LOS ANGELES – Patty Andrews, the last surviving member of the singing Andrews Sisters trio whose hits such as the rollicking “Boogie Woogie Bugle Boy of Company B” and the poignant “I Can Dream, Can’t I?” captured the home-front spirit of World War II, died Wednesday. She was 94.
Andrews died of natural causes at her home in the Los Angeles suburb of Northridge, said family spokesman Alan Eichler in a statement.
Patty was the Andrews in the middle, the lead singer and chief clown, whose raucous jitterbugging delighted American servicemen abroad and audiences at home.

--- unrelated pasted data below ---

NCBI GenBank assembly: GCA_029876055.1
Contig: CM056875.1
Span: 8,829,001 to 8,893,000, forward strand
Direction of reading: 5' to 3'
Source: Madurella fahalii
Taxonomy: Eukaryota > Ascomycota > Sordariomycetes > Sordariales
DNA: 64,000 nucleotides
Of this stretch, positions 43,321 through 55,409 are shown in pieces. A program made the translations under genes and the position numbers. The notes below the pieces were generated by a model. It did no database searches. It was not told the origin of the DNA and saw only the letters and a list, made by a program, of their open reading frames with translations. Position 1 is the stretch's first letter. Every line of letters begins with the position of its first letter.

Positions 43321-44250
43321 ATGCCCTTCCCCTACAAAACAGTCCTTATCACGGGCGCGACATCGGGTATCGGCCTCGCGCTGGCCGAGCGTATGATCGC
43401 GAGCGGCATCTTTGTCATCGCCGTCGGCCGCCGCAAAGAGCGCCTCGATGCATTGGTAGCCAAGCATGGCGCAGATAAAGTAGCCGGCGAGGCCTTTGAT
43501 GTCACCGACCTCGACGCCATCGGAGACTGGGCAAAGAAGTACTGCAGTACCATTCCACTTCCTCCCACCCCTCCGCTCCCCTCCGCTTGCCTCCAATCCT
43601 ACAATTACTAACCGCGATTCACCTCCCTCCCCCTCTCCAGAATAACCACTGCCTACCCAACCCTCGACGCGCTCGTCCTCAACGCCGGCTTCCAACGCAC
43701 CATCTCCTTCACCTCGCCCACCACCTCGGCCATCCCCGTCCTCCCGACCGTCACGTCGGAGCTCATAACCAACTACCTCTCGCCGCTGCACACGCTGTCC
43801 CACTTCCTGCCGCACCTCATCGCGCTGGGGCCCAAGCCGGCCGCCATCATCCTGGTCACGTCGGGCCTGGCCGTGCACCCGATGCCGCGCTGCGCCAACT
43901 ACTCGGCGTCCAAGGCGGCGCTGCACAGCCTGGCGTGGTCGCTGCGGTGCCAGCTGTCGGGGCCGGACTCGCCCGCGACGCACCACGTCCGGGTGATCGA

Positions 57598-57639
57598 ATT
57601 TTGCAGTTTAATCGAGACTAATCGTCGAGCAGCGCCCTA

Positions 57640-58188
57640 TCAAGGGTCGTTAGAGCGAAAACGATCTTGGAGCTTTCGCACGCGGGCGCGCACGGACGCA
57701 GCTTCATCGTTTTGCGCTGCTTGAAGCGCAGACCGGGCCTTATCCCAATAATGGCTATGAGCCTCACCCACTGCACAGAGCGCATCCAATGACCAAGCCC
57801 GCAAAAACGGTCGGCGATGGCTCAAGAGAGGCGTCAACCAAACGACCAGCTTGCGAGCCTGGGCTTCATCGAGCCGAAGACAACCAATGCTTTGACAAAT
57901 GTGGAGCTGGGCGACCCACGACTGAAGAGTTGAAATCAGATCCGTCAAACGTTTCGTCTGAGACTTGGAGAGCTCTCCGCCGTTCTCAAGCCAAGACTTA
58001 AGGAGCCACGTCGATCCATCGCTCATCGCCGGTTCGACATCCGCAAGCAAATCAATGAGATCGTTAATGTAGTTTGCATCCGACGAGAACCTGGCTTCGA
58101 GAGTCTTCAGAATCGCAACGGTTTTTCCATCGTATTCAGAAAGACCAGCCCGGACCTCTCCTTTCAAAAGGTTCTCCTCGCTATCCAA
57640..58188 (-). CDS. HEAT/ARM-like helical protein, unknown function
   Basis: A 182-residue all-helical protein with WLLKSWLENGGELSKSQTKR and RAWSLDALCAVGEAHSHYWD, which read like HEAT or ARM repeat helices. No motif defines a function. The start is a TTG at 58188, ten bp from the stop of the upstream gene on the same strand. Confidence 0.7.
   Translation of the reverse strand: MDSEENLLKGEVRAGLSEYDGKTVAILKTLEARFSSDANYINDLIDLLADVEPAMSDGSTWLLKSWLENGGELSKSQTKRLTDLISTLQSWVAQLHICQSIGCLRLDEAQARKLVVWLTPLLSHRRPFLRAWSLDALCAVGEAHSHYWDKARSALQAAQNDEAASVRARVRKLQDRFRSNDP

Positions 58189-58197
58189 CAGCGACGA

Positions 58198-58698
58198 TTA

She could also deliver sentimental ballads like “I’ll Be with You in Apple Blossom Time” with a sincerity that caused hardened GIs far from home to weep.
From the late 1930s through the 1940s, the Andrews Sisters produced one hit record after another, beginning with “Bei Mir Bist Du Schoen” in 1937 and continuing with “Beat Me Daddy, Eight to the Bar,” “Rum and Coca-Cola” and more. They recorded more than 400 songs and sold over 80 million records, several of them going gold (over a million copies).
The Andrews’ popularity led to a contract with Universal Pictures, where they made a dozen low-budget musical comedies between 1940 and 1944. In 1947, they appeared in “The Road to Rio” with Bing Crosby, Bob Hope and Dorothy Lamour.
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